Throughout the world, periods play a huge role in the lives of women. Starting as a young girl, the uncertainty of puberty raises many questions and concerns. And although menstruation is a normal process that happens monthly, it still remains a taboo subject. This stigma has led to the forming of endless myths around periods, and we’re here to debunk them. Have you heard of these 10 most common period myths?
1. The common cycle is 28 days long: FALSE
Your cycle depends on your body specifically; not everyone’s schedule is consistent each month. Various factors can affect how early or late your period appears. 28 days is the average cycle, and if you’re on certain birth control, it will regulate close to this. However, a normal period can actually last anywhere from 22 to 35 days. In some cases, you can have period symptoms even when you don’t have your period. Things like stress, diet, and rigorous exercise can all impact your cycle. For more information on why your period may be irregular, check out this informative blog post.
2. Period sex is unhealthy: FALSE
Although having sex on your period may be uncomfortable for some, it’s perfectly okay and safe to do so. There are no health risks associated with having intercourse during your period. Actually, it can even help relieve menstrual cramps for some women. If you choose to have sex on your period, make sure you talk about it with your partner first and set up safety precautions, such as towels and wipes.
3. You can’t get pregnant when you’re on your period: FALSE
Although women are most fertile during ovulation, there is still confusion around if it’s possible to get pregnant during your period. As mentioned earlier, not every cycle is a strict 28 days. Those who have shorter cycles can experience earlier ovulation and may not even realize it at the time. Not to mention, sperm can live inside of you for nearly five days afterward. If you decide to have sex on your period, be sure to use protection every time to be extra cautious.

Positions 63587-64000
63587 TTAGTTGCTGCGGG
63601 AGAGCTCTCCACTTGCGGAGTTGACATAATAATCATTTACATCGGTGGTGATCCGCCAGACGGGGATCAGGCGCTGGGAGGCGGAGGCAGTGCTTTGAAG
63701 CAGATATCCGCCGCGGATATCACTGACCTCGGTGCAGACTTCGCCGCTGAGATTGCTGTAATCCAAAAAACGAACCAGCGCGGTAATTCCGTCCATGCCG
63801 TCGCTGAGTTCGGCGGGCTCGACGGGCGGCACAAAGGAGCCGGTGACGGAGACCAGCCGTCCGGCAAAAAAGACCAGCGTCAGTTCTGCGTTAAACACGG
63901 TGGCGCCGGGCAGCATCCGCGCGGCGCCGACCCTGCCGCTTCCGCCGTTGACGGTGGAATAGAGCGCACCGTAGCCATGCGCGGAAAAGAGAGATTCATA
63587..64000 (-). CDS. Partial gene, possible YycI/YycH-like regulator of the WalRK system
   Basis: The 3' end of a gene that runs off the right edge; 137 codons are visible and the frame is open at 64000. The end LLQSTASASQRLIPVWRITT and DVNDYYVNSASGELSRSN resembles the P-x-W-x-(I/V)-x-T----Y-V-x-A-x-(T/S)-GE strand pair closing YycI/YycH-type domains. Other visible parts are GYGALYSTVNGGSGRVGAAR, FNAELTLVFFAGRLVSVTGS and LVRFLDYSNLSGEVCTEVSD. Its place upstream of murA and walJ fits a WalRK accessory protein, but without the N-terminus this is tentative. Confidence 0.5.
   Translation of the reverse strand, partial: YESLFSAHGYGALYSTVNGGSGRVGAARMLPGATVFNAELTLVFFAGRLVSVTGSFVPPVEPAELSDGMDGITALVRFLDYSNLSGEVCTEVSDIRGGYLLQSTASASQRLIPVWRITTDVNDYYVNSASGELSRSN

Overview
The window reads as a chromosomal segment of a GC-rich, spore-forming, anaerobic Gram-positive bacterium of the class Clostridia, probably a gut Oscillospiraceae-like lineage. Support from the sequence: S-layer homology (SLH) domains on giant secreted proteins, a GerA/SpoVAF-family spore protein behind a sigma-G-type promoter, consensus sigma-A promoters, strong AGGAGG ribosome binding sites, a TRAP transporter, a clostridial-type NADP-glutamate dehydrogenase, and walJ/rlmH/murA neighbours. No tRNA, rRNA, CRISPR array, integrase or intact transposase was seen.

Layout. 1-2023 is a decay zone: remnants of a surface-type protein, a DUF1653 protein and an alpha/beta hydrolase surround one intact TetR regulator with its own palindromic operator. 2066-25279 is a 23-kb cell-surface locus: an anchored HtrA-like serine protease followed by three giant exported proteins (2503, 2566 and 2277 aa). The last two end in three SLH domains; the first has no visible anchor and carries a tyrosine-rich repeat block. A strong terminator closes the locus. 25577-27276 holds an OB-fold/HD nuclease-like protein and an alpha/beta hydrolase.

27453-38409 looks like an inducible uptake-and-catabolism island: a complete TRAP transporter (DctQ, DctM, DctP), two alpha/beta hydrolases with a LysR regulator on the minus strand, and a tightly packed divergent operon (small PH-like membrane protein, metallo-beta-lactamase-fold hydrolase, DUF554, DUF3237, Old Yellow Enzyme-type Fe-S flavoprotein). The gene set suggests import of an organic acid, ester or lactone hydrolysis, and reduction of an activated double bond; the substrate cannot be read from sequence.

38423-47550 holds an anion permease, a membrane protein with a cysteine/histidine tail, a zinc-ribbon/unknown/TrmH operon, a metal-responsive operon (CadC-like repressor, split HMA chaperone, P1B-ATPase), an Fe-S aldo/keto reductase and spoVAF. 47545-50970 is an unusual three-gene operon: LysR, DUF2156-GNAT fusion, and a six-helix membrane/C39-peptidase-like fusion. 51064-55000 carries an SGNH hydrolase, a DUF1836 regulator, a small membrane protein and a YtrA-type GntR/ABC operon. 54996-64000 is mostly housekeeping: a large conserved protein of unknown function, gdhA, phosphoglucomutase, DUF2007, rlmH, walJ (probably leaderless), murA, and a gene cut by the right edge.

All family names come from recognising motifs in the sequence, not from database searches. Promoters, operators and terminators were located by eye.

4. It’s dangerous to skip your period when on birth control pills: FALSE
The period you experience when on birth control isn’t real menstruation. If you take your birth control pills consistently, your body shouldn’t ovulate. Without ovulation, your body won’t actually menstruate like how you would off of birth control. What you’re actually experiencing is withdrawal bleeding from the hormones you are taking when on your placebo week. So, as long as your doctor confirms that it’s okay for you to skip your period, you can safely skip your simulated period.
5. Menstrual blood is always red: FALSE
Period blood color can range from bright red, dark red, pink, to even orange. So although there’s no reason to worry if your blood isn’t always red, the color can be a good indicator of your overall health and hygiene. Your blood can tell you about your estrogen levels and the freshness of your blood (note: older blood tends to be darker in color and this is okay). The color can also show if there’s an infection based on its color, smell, and consistency. For more information on what the color of your period may mean about your health, click here.